New Almeida shows to focus on Prince Charles and the Simpsons

PUBLISHED: 17:37 14 February 2014 | UPDATED: 17:37 14 February 2014

Rupert Goold will take over from Michael Attenborough as the Almeida's artistic director.

 Picture: Abbie Trayler-Smith

Rupert Goold will take over from Michael Attenborough as the Almeida's artistic director. Picture: Abbie Trayler-Smith

Abbie Trayler-Smith

Building on the success of their recent American Psycho production, the Almeida Theatre has announced two intriguing new plays set to run from springtime.

King Charles III, a play about our future monarch, will lead the charge in April, while Mr Burns, a dystopian story loaded with pop culture, will follow in June.

Programmed by the theatre’s new artistic director, Rupert Goold, both shows continue the theatre’s recent shift towards troubled, futuristic narratives – as seen in its current production, Robert Icke and Duncan Macmillan’s 1984.

Following their collaboration on the ground-breaking Earthquakes in London, King Charles III sees Goold reunites with Mike Bartlett to explore the unwritten rules of our democracy, the people underneath the crowns and the conscience of Britain’s most famous family.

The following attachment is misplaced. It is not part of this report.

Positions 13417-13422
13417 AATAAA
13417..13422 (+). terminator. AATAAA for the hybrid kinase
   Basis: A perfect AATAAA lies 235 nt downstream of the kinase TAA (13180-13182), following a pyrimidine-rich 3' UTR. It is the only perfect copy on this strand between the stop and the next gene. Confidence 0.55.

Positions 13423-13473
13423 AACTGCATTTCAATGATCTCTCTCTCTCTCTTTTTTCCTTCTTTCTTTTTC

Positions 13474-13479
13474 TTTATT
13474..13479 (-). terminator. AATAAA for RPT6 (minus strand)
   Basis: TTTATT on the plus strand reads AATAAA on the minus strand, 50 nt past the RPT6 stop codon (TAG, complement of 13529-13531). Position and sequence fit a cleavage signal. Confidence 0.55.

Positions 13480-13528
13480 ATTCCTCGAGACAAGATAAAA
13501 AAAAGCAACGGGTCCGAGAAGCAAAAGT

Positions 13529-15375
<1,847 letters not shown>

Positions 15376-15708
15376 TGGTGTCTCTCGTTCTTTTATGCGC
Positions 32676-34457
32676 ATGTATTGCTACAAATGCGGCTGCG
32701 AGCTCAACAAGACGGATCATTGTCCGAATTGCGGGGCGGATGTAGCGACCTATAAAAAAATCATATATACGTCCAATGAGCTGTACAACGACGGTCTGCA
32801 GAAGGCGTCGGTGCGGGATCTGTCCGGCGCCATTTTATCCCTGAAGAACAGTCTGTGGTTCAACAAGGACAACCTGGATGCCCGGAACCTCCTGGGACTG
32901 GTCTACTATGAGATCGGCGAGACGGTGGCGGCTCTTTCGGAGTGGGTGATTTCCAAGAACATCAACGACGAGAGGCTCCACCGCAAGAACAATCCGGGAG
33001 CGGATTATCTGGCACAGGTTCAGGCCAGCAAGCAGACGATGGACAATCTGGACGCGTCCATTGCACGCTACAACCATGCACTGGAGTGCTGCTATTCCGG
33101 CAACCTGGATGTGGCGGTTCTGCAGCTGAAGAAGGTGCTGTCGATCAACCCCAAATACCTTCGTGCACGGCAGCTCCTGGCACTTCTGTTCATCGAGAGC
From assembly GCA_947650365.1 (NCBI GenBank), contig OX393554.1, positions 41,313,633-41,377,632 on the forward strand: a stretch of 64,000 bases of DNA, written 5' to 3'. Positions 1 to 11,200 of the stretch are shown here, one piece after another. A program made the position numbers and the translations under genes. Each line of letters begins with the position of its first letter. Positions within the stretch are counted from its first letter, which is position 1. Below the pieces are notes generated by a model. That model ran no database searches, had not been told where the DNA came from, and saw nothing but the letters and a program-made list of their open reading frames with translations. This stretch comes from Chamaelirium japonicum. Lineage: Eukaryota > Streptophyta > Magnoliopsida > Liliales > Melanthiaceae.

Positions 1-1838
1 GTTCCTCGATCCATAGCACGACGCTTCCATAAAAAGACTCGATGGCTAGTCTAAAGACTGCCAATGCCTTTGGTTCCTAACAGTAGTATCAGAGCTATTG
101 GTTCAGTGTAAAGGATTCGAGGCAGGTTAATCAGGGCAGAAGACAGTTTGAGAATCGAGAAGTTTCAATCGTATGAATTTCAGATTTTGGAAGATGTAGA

The controversial new play, which will receive its world premiere at the Almeida, sees Prince Charles ascend to the throne after the death of the Queen, but unsure how to carry out the role he has spent a lifetime preparing for.

Currently directing 1984, Robert Icke recently joined Goold at the Almeida as Associate Director and June will see him direct the European Premiere of Anne Washburn’s acclaimed Mr Burns. A searing vision of post-apocalyptic America, this production was heralded as one of the most significant new plays of the year when it opened in New York last autumn.

In a future without power and direction, Mr Burns sees a small group of survivors recall a much loved episode of the Simpsons. The story is told again and again, handed down over the years, reshaping along the way as it becomes mythology.

Asking whether the stories we tell make us the people we are, Mr Burns explodes the boundaries between pop and high culture and, when society has crumbled, imagines the future of America’s most famous TV family.

For more information on the Almeida’s upcoming shows, visit

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